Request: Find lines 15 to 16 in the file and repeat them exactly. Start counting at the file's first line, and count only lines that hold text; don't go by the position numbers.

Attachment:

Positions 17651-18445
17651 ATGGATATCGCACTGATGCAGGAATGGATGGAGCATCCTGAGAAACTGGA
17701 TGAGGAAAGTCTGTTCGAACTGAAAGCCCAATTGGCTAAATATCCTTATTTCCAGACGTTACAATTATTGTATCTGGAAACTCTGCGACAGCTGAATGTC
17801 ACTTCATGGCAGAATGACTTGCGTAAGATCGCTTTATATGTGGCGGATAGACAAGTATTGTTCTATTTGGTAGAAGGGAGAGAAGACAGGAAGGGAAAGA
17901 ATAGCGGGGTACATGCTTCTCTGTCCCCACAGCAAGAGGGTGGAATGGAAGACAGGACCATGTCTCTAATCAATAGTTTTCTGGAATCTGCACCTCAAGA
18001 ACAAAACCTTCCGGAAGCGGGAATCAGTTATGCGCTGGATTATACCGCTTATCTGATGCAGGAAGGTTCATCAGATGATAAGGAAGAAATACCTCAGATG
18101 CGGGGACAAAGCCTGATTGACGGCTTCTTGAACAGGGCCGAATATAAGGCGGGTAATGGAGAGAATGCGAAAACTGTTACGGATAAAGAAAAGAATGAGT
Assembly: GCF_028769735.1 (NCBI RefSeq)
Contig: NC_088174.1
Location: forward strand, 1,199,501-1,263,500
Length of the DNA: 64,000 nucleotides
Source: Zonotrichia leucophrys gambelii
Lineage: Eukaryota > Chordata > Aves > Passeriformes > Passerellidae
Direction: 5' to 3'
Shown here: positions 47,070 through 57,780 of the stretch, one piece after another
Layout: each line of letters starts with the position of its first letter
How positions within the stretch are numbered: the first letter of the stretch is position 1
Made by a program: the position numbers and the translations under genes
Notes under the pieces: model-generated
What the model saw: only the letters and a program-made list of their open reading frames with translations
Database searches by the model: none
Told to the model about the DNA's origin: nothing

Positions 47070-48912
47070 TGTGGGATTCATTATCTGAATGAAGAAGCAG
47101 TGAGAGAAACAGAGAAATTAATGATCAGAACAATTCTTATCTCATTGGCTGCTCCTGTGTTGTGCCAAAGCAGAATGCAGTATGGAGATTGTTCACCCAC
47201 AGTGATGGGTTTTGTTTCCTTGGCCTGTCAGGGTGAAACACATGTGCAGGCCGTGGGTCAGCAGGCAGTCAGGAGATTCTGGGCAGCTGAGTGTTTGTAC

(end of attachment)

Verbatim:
Shown here: positions 47,070 through 57,780 of the stretch, one piece after another
Layout: each line of letters starts with the position of its first letter